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Professional service with a purpose

EY is investing in new global capabilities to support its clients to navigate a fast-changing business landscape

'What we are focused on is helping businesses, entrepreneurs and governments around the world to solve their most pressing challenges and take advantage of emerging opportunities.' - Max Loh, EY Asean and Singapore managing partner, Ernst & Young LLP.

WHILE megatrends such as globalisation, technological advances and demographic shifts are presenting opportunities to many businesses, they have also brought about significant challenges, which have emerged even as companies cope with a changing regulatory environment. As a professional services organisation, Ernst & Young (EY) is navigating this complex environment through its purpose, ambition and strategy. EY's purpose is building a better working world, which underpins everything that it does.

The professional services organisation's business is divided into four service lines: Assurance, Advisory, Tax and Transaction Advisory Services. Over the past decade, EY has innovated and expanded its capabilities to meet evolving client needs amid increased complexity and disruption in the business landscape.

"In our daily interaction with clients, many have shared with us their business concerns in areas beyond assurance and tax - the traditional business functions that EY was associated with. Thus, we recognised that we too need to invest and diversify beyond our core competencies by branching into new areas," says Max Loh, EY Asean and Singapore managing partner, Ernst & Young LLP.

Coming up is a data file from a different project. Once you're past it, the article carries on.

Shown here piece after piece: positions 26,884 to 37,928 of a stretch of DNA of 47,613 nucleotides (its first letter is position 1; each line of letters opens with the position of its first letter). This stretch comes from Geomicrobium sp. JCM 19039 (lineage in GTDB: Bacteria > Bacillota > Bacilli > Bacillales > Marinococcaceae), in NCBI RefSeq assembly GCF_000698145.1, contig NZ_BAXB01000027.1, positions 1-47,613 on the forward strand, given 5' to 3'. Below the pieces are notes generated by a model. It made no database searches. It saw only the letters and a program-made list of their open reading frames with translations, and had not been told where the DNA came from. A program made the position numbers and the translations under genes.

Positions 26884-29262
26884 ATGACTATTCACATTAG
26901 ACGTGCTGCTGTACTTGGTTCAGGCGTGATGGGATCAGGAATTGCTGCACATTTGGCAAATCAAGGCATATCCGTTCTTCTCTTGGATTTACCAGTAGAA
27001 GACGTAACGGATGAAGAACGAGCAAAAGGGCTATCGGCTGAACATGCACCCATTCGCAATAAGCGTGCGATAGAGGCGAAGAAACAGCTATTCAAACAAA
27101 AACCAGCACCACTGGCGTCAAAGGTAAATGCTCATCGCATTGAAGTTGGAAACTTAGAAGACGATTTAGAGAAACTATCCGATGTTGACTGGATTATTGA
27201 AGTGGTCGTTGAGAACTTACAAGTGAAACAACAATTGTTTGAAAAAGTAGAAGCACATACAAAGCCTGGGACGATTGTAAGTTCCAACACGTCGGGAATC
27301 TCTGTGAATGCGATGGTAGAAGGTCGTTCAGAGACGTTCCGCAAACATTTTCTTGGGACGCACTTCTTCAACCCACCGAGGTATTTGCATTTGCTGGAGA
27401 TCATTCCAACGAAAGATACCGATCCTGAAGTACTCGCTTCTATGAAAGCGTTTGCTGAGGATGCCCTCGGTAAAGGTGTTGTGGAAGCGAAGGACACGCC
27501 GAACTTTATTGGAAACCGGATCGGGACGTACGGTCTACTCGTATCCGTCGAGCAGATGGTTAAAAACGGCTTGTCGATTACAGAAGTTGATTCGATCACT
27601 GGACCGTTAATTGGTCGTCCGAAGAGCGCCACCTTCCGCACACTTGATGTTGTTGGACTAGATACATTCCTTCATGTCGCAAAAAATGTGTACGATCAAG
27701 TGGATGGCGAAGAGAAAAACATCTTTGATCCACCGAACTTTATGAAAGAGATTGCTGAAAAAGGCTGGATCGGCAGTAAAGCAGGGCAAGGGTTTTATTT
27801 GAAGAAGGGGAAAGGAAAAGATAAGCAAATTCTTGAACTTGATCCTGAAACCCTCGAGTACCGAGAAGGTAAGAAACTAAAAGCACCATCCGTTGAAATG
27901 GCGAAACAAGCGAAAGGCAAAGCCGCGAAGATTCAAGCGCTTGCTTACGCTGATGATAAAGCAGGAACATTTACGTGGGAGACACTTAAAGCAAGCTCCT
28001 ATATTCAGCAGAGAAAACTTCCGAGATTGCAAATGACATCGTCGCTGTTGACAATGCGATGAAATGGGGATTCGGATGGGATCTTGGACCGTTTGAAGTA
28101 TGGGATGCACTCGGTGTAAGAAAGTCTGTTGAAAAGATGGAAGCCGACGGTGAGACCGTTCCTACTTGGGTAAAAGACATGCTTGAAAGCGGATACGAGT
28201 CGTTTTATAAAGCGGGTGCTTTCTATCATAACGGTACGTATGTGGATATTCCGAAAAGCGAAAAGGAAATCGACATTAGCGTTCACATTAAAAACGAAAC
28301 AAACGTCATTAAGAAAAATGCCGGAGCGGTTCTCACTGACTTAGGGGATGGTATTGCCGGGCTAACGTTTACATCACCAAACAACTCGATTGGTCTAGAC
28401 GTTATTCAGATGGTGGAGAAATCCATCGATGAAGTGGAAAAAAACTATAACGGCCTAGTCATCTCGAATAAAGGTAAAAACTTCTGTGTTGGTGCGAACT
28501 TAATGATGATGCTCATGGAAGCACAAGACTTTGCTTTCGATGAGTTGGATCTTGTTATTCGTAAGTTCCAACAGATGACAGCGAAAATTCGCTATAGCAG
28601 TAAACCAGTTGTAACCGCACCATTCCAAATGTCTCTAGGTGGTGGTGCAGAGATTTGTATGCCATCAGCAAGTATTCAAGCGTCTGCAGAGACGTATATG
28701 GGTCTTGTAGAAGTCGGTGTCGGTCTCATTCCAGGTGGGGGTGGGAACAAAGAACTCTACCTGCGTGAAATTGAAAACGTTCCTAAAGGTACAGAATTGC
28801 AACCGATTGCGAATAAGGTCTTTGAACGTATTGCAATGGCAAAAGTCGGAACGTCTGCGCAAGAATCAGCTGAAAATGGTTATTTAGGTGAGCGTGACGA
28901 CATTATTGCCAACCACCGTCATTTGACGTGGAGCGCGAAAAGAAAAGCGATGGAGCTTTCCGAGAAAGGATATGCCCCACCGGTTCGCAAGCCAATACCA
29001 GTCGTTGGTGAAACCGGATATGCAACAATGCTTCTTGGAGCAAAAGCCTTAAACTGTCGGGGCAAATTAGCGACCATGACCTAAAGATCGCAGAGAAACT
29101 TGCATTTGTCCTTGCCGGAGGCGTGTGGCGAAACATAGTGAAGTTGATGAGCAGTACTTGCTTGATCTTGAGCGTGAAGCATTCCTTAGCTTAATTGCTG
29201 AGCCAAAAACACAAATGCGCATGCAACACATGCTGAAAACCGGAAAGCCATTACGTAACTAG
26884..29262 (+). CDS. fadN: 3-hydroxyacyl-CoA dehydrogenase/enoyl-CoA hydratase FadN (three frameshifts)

For instance, the professional services organisation launched four centres of excellence in Singapore to provide innovative services in digital transformation strategy, cybersecurity, analytics and manufacturing to businesses in Asia-Pacific. The centres are connected to the EY global teams of advisory professionals worldwide to provide a seamless experience to companies.

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In dealing with corporate transactions, many companies work with different organisations and strategy houses for support at various stages of their deal or restructuring processes, which is not always ideal. EY saw the gap in the marketplace and innovated and expanded capabilities to provide end-to-end services across the whole transaction value chain - from front-end strategy, deal due diligence and support, to merger integration and structural operational turnaround.

Today, EY has added new services in areas such as digital transformation, cybersecurity, big data and analytics, robotics, people advisory and even law and operational transactions and strategy. Not surprisingly, the global organisation's fastest growth areas are in Advisory and Transaction Advisory Services.

"Essentially, what we are focused on is helping businesses, entrepreneurs and governments around the world to solve their most pressing challenges and take advantage of emerging opportunities. For that to take place, we must constantly innovate and be at the forefront of technology, talent and transformation," says Mr Loh.

An era of innovation

For EY, building a better working world means solving big, complex issues and capitalising on opportunities to help to deliver outcomes that grow, improve and protect its clients' businesses. And just like its clients, the professional services is subject to the same threats, and has had to adapt.